We’ve talked about Hades in the past; specifically, how well the developers Supergiant Games were absolutely crushing it in terms of keeping the community informed and involved throughout the Early Access journey.

It seems like something that we wouldn’t have to applaud too readily, but Early Access manages to stump a lot of developers in terms of how, and what, they should communicate with their fans. Some titles knock it out of the park: Deep Rock Galactic from Ghost Ship Games readily comes to mind along with Dead Cells from Motion Twin.

We can now readily add Supergiant Games to the growing list of developers that do Early Access right: with clear statements and dates to inform players when the next big update would be coming, in-depth videos showing development and theory behind the title, it’s all enough to make a Star Citizen fan green with envy.

Roadmaps and discussion, schedules and responsiveness, who would have thought this would be the path to success in Early Access?

Regardless of the rest of the industry, Hades has developed into a strong contender for one of the better roguelikes to come forward in recent memory, steeped in rich mythology that only occasionally wavers from nuanced sources as you play as the young prince of the underworld, Zagreus as he battles Hades himself to attempt to escape his coil and figure out precisely how his backstory fits into the rich pantheon of the gods.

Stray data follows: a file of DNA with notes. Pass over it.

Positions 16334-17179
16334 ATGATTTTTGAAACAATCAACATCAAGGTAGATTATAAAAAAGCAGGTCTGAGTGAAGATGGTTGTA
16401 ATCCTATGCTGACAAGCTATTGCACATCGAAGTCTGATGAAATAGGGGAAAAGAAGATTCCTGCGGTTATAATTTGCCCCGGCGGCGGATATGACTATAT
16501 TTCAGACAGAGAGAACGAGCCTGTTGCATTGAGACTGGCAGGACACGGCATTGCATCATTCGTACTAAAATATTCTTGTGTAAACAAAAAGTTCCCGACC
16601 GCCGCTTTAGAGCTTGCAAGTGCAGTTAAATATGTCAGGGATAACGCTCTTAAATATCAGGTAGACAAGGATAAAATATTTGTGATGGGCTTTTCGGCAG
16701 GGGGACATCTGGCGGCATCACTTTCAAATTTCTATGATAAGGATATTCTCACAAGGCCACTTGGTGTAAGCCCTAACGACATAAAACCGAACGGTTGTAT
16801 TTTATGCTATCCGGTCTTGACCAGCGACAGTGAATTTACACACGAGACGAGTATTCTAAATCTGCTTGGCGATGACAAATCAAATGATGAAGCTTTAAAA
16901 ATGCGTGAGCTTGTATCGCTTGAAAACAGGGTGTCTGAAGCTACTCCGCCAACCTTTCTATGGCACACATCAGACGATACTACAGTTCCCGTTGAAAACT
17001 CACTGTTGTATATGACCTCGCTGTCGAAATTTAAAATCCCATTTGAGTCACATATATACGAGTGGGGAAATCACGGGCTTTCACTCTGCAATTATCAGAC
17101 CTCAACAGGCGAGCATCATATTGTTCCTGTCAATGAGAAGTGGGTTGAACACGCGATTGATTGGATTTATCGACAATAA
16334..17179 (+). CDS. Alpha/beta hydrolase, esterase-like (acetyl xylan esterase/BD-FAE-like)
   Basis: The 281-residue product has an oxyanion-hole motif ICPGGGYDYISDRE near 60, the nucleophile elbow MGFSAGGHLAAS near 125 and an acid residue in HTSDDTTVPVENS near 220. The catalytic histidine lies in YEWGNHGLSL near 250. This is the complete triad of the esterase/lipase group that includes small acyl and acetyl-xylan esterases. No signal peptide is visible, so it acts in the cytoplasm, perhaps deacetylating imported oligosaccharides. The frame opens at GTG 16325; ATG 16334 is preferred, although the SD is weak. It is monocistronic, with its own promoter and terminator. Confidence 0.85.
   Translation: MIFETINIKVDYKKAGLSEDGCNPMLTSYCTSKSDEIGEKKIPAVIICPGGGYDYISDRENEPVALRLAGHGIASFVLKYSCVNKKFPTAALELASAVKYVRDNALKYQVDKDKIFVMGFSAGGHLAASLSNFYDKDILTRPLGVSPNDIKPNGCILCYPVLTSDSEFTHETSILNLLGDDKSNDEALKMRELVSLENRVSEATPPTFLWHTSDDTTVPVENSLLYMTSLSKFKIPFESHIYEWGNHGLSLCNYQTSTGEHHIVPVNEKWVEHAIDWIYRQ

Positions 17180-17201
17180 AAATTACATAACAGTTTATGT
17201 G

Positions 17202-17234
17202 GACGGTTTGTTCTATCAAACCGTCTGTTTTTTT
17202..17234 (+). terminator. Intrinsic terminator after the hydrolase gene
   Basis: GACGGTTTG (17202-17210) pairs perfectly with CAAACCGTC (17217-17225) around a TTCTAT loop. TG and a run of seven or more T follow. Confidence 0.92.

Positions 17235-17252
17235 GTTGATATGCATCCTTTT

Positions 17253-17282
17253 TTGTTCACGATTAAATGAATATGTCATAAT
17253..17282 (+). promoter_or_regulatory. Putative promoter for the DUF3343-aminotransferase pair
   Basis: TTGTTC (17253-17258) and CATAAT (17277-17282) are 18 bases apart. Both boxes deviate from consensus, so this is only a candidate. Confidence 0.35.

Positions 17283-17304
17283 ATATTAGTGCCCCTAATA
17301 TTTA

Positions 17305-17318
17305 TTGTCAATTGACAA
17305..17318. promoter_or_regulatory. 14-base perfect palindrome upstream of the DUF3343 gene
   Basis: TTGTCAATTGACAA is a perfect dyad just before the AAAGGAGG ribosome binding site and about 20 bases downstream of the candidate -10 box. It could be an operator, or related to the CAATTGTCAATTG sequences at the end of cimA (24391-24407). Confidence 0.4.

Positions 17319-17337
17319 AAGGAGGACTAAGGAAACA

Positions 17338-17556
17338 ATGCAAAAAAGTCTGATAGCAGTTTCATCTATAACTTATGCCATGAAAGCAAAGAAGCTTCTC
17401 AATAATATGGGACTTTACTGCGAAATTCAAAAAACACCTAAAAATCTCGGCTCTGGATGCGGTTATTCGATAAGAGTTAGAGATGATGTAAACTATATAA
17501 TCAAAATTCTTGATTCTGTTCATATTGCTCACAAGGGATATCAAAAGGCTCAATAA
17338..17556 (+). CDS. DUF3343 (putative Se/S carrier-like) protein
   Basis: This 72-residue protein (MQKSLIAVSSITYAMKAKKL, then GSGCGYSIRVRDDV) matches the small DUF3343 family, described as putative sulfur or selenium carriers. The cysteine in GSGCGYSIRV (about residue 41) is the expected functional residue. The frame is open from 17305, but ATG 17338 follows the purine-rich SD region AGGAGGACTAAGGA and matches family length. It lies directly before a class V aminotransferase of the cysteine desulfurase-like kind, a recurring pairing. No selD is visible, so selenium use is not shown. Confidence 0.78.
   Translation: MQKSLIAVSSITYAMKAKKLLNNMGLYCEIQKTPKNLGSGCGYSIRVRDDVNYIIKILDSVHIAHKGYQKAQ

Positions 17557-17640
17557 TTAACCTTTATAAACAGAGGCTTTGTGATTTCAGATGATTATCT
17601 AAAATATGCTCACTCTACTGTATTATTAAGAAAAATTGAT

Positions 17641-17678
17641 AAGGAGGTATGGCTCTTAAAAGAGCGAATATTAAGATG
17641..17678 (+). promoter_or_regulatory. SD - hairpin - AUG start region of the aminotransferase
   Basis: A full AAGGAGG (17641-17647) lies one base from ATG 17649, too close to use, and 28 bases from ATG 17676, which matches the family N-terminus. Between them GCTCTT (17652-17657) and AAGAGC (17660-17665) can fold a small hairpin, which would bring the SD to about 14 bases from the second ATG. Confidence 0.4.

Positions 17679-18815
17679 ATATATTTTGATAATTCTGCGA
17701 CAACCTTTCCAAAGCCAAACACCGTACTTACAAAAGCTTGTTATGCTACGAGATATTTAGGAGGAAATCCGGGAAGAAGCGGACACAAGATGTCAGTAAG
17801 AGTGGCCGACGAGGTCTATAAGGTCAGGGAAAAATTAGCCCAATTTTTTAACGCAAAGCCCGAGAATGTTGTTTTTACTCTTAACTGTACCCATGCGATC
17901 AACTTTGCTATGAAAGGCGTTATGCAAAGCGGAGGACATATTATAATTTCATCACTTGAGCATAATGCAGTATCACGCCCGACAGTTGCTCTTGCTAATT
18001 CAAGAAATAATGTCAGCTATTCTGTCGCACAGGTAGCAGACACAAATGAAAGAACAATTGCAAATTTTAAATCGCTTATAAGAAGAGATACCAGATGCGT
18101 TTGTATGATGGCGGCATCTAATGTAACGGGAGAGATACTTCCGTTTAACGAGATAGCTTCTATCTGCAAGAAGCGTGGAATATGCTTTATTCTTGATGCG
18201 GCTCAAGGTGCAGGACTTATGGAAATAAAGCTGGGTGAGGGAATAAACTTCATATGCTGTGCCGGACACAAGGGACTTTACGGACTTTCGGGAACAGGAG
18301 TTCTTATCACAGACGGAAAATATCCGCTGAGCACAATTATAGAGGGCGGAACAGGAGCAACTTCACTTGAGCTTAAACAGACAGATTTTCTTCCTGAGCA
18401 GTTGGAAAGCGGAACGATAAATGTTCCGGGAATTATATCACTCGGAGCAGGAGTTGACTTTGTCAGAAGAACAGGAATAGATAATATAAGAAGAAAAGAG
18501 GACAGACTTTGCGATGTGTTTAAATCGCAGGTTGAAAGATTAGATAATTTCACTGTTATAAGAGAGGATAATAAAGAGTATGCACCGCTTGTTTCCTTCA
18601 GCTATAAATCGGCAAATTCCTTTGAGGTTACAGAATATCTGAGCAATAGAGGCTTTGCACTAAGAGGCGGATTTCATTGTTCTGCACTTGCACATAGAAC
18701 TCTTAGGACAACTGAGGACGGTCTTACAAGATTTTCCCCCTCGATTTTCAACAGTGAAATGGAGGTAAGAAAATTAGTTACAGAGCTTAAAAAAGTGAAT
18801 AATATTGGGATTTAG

With a multitude of weapons that all encourage unique playstyles, bosses that recall how well your last bout went with them (and their friends), and a rich risk versus reward schematic that appears often enough to taunt even the stoutest and safest of players, Supergiant has released a massive title that can easily stand the test of time.

Surprising for many, considering that it started as an Epic Games exclusive for the first year of its Early Access life before shifting over to Steam, where it began to gain a bit more momentum as it began popping up on the radar of a far wider player base.

Supergiant Games stated in the press release on Steam that accompanied the title’s 1.0 launch that the team will be monitoring and patching anything erroneous that happens to come up, and then the team will be taking a much needed break before coming back and recharging.

After that, they will begin planning on what’s next for Hades and the studio in general, which is when they’ll open that discussion up to the public.

For now, however, we have a wildly successful journey from concept to Early Access to release, a monumental figurehead for other indie developers to attempt to emulate to the same success that Supergiant Games has found.